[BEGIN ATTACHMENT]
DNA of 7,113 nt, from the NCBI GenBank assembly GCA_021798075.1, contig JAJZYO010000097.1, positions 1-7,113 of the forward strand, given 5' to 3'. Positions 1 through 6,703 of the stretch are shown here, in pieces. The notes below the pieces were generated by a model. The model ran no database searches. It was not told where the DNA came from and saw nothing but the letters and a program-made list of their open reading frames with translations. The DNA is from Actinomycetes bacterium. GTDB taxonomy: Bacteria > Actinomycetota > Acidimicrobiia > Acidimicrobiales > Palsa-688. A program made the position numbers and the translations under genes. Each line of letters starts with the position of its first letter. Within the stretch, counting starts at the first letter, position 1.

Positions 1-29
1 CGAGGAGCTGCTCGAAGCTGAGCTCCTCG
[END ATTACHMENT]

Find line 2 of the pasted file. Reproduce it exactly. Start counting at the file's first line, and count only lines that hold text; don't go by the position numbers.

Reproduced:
Positions 1-29